Paranoid personality disorder is a psychiatric diagnosis characterized by paranoia and a pervasive, long-standing suspiciousness and generalized mistrust

of others. Those with the condition are hypersensitive, are easily slighted, and habitually relate to the world by vigilant scanning of the environment for clues or suggestions to validate their prejudicial ideas or biases. They tend to be guarded and suspicious and have quite constricted emotional lives. Their incapacity for meaningful emotional involvement and the general pattern of isolated withdrawal often lend a quality ofschizoid isolation to their life experience.
[1]

instability in mood; black and white thinking, or splitting; chaotic and unstableinterpersonal relationships, self-image, identity, and behavior; as well as a disturbance in the individual's sense of self. In extreme cases, this disturbance in the sense of self can lead to periods of dissociation.
[2]

As an example, clinicians note that splitting in BDP sufferers can cause them to perceive loved ones as enemies. These beliefs may reverse again subsequently. p50,53,54: I Hate You, Don't Leave Me: Understanding the Borderline Personality (1991) ISBN 978-0-380-71305-9 The disturbances comprising BPD can have a pervasive negative impact on many or all of the psychosocial facets of life. This includes difficulties maintaining relationships in work, home, and social settings. Self-harming is a marked symptom and even attempts at or suicide itself are possible, especially without proper care and effective therapy.
[3]

Schizoid personality disorder (SPD) is a personality disorder characterized by a lack of interest in social relationships, a tendency towards a solitary lifestyle, secretiveness, and emotional coldness.
[1]

There is increased prevalence of the disorder in families

withschizophrenia. SPD is not the same as schizophrenia, although they share some similar characteristics such as detachment or blunted affect. Antisocial Personality Disorder (ASPD or APD) is defined by the American Psychiatric Association's Diagnostic and Statistical Manual as "...a pervasive pattern of disregard for, and violation of, the rights of others that begins in childhood or early adolescence and continues into adulthood."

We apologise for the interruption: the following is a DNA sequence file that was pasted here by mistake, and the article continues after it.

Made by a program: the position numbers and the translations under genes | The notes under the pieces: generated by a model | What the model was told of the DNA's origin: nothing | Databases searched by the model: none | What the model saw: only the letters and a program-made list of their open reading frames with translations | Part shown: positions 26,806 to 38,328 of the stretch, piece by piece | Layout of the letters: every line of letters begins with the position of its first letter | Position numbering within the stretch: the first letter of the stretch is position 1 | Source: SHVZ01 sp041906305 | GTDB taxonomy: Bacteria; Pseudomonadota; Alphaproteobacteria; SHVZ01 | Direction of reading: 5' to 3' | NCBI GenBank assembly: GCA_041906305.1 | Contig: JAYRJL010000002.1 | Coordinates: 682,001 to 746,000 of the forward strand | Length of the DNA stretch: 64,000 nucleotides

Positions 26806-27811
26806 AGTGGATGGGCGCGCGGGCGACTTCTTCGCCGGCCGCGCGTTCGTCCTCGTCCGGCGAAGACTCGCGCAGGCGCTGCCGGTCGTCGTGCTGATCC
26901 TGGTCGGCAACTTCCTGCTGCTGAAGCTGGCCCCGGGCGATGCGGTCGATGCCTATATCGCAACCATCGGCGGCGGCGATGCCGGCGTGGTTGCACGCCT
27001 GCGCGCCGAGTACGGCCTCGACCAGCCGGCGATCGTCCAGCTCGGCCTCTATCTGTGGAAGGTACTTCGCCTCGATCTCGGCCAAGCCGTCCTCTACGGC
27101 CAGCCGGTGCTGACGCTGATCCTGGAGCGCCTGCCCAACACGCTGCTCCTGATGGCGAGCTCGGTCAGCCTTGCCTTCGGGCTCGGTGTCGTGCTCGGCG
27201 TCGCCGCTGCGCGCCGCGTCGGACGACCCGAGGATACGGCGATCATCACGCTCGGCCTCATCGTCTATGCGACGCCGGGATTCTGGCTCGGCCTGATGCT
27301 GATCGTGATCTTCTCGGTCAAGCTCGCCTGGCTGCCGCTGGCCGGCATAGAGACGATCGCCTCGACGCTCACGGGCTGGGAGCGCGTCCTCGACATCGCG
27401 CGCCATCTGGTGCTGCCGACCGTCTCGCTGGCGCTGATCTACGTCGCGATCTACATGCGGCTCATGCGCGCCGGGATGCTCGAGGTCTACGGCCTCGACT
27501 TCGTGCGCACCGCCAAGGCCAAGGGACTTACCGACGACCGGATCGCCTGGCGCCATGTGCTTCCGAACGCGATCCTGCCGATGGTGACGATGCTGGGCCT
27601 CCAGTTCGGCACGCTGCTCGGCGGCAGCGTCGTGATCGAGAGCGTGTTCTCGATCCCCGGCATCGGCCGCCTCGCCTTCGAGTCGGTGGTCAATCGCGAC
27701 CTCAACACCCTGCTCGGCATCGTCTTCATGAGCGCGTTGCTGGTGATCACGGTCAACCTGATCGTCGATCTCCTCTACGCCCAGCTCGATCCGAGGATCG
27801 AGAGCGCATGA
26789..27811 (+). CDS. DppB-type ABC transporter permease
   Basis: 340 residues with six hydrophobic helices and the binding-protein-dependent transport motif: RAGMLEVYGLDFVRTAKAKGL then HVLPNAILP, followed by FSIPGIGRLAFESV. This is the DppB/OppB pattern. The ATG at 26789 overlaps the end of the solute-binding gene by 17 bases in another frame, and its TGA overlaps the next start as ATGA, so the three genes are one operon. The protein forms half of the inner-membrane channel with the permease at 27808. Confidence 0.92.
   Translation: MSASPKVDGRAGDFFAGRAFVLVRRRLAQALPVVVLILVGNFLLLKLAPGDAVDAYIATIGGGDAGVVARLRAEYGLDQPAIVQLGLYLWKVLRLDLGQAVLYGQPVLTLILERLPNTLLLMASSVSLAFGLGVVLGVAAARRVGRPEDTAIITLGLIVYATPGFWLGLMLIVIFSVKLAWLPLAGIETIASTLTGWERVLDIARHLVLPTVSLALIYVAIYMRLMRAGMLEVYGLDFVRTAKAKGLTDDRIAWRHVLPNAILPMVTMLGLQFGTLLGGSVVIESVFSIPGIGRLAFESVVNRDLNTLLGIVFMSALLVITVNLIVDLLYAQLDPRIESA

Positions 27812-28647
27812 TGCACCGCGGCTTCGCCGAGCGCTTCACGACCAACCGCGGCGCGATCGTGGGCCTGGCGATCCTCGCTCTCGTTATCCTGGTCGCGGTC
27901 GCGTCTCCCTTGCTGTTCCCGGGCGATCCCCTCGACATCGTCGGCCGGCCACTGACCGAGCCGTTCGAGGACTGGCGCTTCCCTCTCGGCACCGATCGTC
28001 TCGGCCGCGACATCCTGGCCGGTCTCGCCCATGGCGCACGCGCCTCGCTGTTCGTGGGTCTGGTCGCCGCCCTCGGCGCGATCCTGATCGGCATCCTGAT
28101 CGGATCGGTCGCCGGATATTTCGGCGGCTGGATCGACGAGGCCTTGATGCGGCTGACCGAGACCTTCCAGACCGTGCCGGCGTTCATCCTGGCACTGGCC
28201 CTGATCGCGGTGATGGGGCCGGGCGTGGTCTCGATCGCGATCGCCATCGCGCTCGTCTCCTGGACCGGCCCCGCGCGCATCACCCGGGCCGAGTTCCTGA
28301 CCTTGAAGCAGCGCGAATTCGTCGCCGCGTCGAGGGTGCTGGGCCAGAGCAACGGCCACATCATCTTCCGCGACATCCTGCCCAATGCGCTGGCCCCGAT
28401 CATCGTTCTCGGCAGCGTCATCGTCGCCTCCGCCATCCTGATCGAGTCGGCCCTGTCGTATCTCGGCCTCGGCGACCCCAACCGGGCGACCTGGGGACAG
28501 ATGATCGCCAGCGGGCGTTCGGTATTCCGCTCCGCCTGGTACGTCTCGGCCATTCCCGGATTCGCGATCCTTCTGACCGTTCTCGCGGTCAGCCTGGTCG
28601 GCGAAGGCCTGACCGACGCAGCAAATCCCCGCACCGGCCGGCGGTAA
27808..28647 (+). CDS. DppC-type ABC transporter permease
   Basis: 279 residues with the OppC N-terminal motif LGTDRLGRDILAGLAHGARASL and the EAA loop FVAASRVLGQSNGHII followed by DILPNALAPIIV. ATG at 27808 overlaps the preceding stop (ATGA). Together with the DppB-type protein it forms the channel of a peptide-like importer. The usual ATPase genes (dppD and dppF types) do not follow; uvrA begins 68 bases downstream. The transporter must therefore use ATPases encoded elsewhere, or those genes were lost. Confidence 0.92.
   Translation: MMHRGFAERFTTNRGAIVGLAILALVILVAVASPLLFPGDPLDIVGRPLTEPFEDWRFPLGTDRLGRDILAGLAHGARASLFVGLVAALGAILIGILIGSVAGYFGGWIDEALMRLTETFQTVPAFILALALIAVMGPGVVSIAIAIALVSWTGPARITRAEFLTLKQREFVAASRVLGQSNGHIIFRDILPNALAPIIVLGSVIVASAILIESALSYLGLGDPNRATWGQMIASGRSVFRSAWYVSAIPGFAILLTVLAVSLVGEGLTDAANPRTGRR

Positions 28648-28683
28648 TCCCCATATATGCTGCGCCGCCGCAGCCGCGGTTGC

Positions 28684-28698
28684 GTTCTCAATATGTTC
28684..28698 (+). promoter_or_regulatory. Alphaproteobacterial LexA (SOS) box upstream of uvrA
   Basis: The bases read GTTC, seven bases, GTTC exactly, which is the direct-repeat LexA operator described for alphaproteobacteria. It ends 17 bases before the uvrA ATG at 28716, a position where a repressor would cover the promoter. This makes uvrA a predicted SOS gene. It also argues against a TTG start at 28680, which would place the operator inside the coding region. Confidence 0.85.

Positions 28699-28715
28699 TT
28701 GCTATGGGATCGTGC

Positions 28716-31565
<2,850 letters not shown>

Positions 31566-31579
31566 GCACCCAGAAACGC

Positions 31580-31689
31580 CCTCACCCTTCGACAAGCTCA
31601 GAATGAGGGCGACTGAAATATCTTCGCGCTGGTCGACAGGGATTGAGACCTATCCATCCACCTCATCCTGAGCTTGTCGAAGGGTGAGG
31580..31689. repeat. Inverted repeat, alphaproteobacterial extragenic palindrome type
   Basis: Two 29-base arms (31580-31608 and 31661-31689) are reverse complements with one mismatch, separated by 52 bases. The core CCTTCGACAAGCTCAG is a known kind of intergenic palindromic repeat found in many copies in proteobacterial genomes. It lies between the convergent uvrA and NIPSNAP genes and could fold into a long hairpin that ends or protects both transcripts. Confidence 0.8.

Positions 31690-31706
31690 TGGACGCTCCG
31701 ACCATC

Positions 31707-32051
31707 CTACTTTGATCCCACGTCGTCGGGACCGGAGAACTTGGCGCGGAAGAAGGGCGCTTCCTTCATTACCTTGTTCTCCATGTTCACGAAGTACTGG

[1]

There is an ongoing debate among clinicians and patients worldwide about terminology and the use of the word borderline, that this disorder should be renamed.
[5] [4]

and some have suggested

The ICD-10 manual has an alternative

definition and terminology to this disorder, called Emotionally unstable personality disorder.

To be diagnosed, an individual must be age 18 or older, as well as have a documented history of a conduct disorder before the age of 15. People having antisocial personality disorder are sometimes referred to as "sociopaths" and "psychopaths." Borderline personality disorder (BPD) is a personality disorder defined in DSM-IV and described as a prolonged disturbance of personality function in a person (generally over the age of eighteen years, although it is also found in adolescents), characterized by depth and variability of moods.
[1] [1]

There is related concern that the diagnosis of BPD stigmatizes people and supports pejorative and discriminatory practices.
[6]

It is common for those suffering from

borderline personality disorder and their families to feel compounded by a lack of clear diagnoses, effective treatments, and accurate information. This is true especially because of evidence that this disorder originates in the families of those who suffer from it
[7]

and has a lot to do with Axis IV factors, rather than belonging strictly in Axis

The disorder typically involves unusual levels of

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